When the dread sets in
For more than 50 years now, my father and grandfather have written down every drop of rain in a diary. For the last few years there’s been barely any rain to chart at all.
My old man wrote down 15 millimetres two weeks ago. It was the first time he’d pulled the pen out since July, when he recorded nine millimetres.
He likes to compare it from year to year. Looking at the rainfall patterns helps him understand why grass and crops grow well in certain years. Right now, the landscape is barren with minimal grass for stock and crops that won’t yield.
Conversations in the bush always revolve around the weather. When I talk to Dad, it’s the first thing we yarn about. Most of the time I already know it hasn’t rained. Being from the land means I’m always interested in how things are going back home. It doesn’t matter where footy takes me, I’m always looking up the weather in Coonamble.
Dad jokes about leaving machinery outside, to bring on the rain. He says he’ll leave the truck out with the windows down, so it gets wet. Mum hangs the washing out on cloudy days for the same reason.
Dad’s diary says we got a total of 106mm of rain in 2002, another dry spell. The truck, jocks and socks didn’t get wet that year.
One day I might go back. I’ll keep the book open.
A feeling that’s hard to shake
When the rain doesn’t fall it can be a dark, deep, terrible spiral.
You have farmers whose grandfather and father grew up working the same property, it’s been in the family for generations. Then they go through a drought. They might be doing the same thing that the generations before them have done, but the farm is disintegrating in front of them.
The dread sets in. ‘I can’t provide for my family. I can’t live with myself. If I let this farm go what would the two people that I looked up to most in my childhood think?’ If they start asking themselves questions like this, the stresses can become too much.
I can relate to farmers feeling that way and I think that can be hard to shake. Even though farmers could be thinking, ‘I’ll go and talk to someone, try to get better,’ they go home, lay down in bed and know in the back of their mind that there might not be any answers except for rain.
I’ve been supporting the efforts of batyr and the NSW Positive Rugby Foundation and their Get Talkin’ initiative. It is an excellent platform that facilitates discussion between rural Australians to open up about the struggles they are dealing with.
The initiative has set up workshops in both rural and metropolitan areas. Where people come together under the guidance of a facilitator, and a speaker who shares their own hardships. This seems to ease the stigma, where one person sharing their own struggles allows others to empathise, emotional connections to be formed and the conversation opens. People feel comfortable when they realise others may be in similar circumstances, or at the very least are also fighting some personal battles.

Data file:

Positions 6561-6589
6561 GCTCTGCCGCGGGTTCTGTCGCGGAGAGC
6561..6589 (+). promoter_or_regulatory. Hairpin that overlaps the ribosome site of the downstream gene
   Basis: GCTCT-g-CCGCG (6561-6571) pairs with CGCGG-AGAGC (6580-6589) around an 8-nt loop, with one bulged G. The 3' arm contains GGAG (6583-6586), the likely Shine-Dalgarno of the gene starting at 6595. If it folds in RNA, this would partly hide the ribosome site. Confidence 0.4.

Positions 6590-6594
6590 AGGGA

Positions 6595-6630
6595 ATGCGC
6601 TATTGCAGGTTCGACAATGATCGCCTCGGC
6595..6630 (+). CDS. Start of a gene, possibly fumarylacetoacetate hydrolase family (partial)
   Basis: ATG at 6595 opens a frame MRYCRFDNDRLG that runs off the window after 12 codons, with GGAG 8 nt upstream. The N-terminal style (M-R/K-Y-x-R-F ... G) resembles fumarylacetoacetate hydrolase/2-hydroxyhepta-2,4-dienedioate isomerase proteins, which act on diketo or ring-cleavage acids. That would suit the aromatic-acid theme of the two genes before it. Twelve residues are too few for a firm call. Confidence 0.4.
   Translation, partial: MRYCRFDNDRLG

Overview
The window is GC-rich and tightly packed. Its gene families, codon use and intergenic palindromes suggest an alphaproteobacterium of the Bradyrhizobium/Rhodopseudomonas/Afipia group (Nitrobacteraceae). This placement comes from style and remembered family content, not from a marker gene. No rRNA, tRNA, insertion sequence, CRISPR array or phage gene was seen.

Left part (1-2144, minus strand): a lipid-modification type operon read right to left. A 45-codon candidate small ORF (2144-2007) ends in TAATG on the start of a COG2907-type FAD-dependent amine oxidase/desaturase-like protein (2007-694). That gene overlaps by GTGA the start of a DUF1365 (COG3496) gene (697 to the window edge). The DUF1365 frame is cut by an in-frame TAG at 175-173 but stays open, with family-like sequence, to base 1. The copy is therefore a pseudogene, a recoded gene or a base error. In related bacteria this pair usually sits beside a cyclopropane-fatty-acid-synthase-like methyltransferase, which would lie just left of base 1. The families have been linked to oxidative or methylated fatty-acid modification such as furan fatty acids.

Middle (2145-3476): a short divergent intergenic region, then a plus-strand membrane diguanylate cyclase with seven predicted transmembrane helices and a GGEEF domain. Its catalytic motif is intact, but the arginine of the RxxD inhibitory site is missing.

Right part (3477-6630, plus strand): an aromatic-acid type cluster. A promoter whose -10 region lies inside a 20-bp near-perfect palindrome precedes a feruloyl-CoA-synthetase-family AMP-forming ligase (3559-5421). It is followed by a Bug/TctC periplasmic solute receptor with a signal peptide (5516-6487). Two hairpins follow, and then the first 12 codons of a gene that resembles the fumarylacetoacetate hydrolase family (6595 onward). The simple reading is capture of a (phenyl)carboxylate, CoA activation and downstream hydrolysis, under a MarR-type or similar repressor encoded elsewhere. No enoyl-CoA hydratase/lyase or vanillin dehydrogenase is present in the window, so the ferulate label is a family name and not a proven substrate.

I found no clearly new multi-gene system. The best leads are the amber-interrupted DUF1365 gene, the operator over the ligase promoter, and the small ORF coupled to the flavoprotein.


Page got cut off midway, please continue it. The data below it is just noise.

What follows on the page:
I think beginning this conversation in the setting of a rugby club is a great way to further break down the stigma attached to mental health. In rugby clubs you can have the mentality of big ‘tough’ players and opportunities are rare to talk about personal issues. But being able to sit in a club, surrounded by like-minded people who are opening up, can make people feel comfortable and draw them in.
The rugby community is an extremely strong one, so it’s great to take that shared interest in sport and build a supportive alliance that openly discusses mental health.
It was drilled into me from an early age, being able to say ‘g’day’ to people.
But there is a pretty big difference between saying hello to someone and delving into how they feel deep down.
You go up and down throughout life. I feel fortunate that I haven’t experienced one of those lows. I’ve had people very close to me struggle, though.
This is my message: finding the strength to feel comfortable enough to tell a person you care about them, and you want what’s best for them, it gives them the confidence to open the doors for a two-way conversation.
If the person feels that they can trust you, you can go from there. I think the first step will always be the hardest one, because you’re not sure how people are going to take it and there is obviously still a stigma attached to these types of conversations.
But it’s important to find the strength to open a conversation. You don’t have to ask, ‘What’s wrong?’, or, ‘Are you okay?’, but you can tell the person, ‘I just want you to know that I care about you. I want what’s best for you and I just want you to know I’m here for you.’
This gives them the opportunity, whether right away or in the future, to ask for help or have a chat.